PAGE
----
Before today, Roger Federer’s last Grand Slam was Wimbledon 2012. It was before people started to drag Andy Murray in the Greatest of All Time debates for no reason. In a non tennis timeline, it was before narcissistic selfies became a thing, before ISIS happened and back when Donald Trump was still someone.We had seen on Wrestlemania being stunned by Steve Austin and had a laugh everytime he came up. To borrow from Brando in Apocalypse Now, “it seems like a hundred thousand years ago”.
Tennis, as Federer said today, is a cruel game. It shows you up the day your decline started. Unlike a team sport, say cricket or football, which might carry you around for nostalgia’s sake way past your sell date, tennis doesn’t allow that luxury. Each tournament is a knockout one, each loss past a certain age is like a nail in your coffin.
There’s no sight worse than seeing the slow, painful death of a once unbeatable athlete. It’s the sports equivalent of a euthanasia that has to be faced some day. More than us, it’s the athlete that suffers. It’s impossible to maintain your expectations, when in your zenith, you have touched the heights that they do. One day, you rule the world, the next day, you are just another player going through the motions. More than your physical self, it’s about how you control your mental self.
About managing expectations, about realizing that not only are you not as good as you once were, you are doomed to get much worse, and most of all.how to keep up the insane level of self motivation needed to get up daily, go through your practice routine, hit the gym, nurse injuries and mount comebacks, especially if you have won everything there is for the game to offer. What compels a man to keep competing in the twilight of his career and importantly, when does this twilight begin?
In a game where you are considered a veteran if you are around by the time you’re 29, Roger Federer at 35 almost seems like a granddaddy. From 2004-06, he won 10+ titles each year, 07-8 titles, following that each year has yielded him about 4-6 titles. That’s a borderline maniacal success rate, given that the Swiss has been in the twilight of his career since 2011. Now, he had completed a career Slam in 2009, had an Olympics gold medal by 2008 (although a doubles one) and had overtaken his idol Pete Sampras too, in 2009. During this, he has broken all sorts of records there could be, and frankly, he owns too many of them to care about any now.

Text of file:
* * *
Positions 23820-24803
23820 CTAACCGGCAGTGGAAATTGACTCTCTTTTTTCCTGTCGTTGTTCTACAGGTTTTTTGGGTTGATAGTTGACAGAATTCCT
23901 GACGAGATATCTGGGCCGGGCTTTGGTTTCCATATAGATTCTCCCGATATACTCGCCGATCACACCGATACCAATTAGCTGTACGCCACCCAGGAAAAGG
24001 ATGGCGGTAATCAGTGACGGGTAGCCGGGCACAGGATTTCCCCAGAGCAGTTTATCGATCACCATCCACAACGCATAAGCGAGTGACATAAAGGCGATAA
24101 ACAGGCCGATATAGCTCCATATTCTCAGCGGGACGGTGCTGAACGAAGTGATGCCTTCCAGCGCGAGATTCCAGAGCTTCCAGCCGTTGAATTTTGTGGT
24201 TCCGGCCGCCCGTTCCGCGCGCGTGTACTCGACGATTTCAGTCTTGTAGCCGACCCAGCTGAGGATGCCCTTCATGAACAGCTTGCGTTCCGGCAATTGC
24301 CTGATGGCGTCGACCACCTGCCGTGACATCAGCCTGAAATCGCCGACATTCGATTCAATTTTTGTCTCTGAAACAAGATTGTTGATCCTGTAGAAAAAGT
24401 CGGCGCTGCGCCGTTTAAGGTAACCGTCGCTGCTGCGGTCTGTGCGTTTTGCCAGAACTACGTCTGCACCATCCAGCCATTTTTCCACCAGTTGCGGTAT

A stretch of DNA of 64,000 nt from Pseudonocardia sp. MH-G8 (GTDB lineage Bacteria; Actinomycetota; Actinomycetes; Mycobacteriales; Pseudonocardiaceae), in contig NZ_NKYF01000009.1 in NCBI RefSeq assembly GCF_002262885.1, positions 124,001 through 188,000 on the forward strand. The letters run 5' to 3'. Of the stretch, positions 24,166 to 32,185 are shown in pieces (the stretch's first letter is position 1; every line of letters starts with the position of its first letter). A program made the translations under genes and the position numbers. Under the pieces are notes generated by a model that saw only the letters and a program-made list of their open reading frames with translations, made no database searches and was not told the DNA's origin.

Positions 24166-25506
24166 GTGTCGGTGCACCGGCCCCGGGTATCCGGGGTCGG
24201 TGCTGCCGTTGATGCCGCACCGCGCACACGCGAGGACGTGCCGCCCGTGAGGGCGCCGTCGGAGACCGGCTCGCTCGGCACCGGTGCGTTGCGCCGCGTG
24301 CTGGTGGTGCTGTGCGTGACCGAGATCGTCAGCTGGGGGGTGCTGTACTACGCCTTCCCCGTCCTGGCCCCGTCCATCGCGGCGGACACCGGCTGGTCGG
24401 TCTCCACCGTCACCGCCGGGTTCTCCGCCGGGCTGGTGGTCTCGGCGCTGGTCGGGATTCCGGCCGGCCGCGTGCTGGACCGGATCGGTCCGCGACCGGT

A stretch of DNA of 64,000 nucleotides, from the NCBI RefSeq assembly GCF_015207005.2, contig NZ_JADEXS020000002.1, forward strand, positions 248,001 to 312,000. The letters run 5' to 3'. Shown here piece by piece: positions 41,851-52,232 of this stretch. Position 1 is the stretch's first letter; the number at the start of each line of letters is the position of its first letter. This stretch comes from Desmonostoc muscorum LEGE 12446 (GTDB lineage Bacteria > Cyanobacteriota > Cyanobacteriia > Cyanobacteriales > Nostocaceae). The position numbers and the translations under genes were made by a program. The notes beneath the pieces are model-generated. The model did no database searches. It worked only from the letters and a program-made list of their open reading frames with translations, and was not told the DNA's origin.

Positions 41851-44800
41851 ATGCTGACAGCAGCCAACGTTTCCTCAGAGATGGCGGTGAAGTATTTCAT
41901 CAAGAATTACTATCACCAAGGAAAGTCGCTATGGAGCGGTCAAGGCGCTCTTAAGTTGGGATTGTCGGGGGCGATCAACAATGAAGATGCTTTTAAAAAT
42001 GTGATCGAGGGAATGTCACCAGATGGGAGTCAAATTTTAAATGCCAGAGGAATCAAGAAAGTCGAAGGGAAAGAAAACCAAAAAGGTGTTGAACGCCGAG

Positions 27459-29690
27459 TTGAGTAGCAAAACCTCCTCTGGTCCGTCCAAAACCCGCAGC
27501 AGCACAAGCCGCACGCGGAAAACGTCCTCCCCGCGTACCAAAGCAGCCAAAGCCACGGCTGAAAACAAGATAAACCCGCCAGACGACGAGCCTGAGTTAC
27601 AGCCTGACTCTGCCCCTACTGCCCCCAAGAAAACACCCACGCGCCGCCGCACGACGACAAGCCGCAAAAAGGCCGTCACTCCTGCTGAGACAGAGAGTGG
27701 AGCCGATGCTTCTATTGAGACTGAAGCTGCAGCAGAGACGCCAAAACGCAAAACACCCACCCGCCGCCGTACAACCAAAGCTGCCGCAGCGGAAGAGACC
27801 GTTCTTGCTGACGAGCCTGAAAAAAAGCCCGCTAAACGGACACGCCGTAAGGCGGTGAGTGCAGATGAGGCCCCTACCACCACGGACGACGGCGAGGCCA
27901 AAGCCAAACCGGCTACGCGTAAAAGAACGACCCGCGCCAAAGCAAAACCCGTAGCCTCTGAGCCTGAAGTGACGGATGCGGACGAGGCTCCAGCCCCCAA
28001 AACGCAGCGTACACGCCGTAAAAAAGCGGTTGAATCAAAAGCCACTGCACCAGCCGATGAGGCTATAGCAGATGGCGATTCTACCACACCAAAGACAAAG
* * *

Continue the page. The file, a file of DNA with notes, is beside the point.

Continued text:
Of denouements, legacies and Roger Federer :
What may be considered a decline by his impossibly lofty standards, has lasted close to 7 years now. Decline is when you still have it in you to put it past any young turk but you know you aren’t at the top of your game anymore. So, after a reign as world no 1 for 302 weeks, the man’s decline has lasted longer than many players’ careers do. The more you look at these stats, the more they boggle your mind. This illustrious epilogue to his career has lasted longer than the epoch.
Having seen the absolute deep dive of a decline that 2 of his peers who were in the GOAT race have had recently. only goes on to magnify how even time is treating him with a logic defying reverence.
Nowadays, most Federer fans know their hero won’t go on to win a tournament, especially a Grand Slam, but they still flock to see him, in more numbers than ever before, because now, seeing Roger Federer is as much a “religious experience” as the late, great DF Wallace called it, as much as it is about revisiting memories and nostalgia. You tend to associate your life and existence with moments that make up a career.
There was a certain melancholy associated with this “decline” of his, and a huge part of it has been abolished today, or atleast been put to bed for some time. What was especially sweet about this victory was that it came over his favourite foe, the man who has directly thwarted his bid for atleast 5-6 Grand Slams at the last hurdle. The fact that it was a five set thriller where Roger came back from a break down to break back twice in succession only made it sweeter.
The man only plays for the love of the game now. He just enjoys this legacy that he has built. Maybe in the future there might come a man who’ll surpass his 18 Grand Slam titles, there’ll again be a section of the media. pundits who’ll rake up the greatest of all time debate, trying to pointlessly crunch numbers from different eras. But, all of us who have been fortunate enough to see the man play at an unreal level for close to 15 years will testify that for all the machine like precision you might develop by practising for more than 24 hours a day, there will be no other Roger Federer. The sun doesn’t seem to set on Roger Federer, and the day it actually does, we’d be better off celebrating the man’s achievements rather than lamenting what we’ll miss.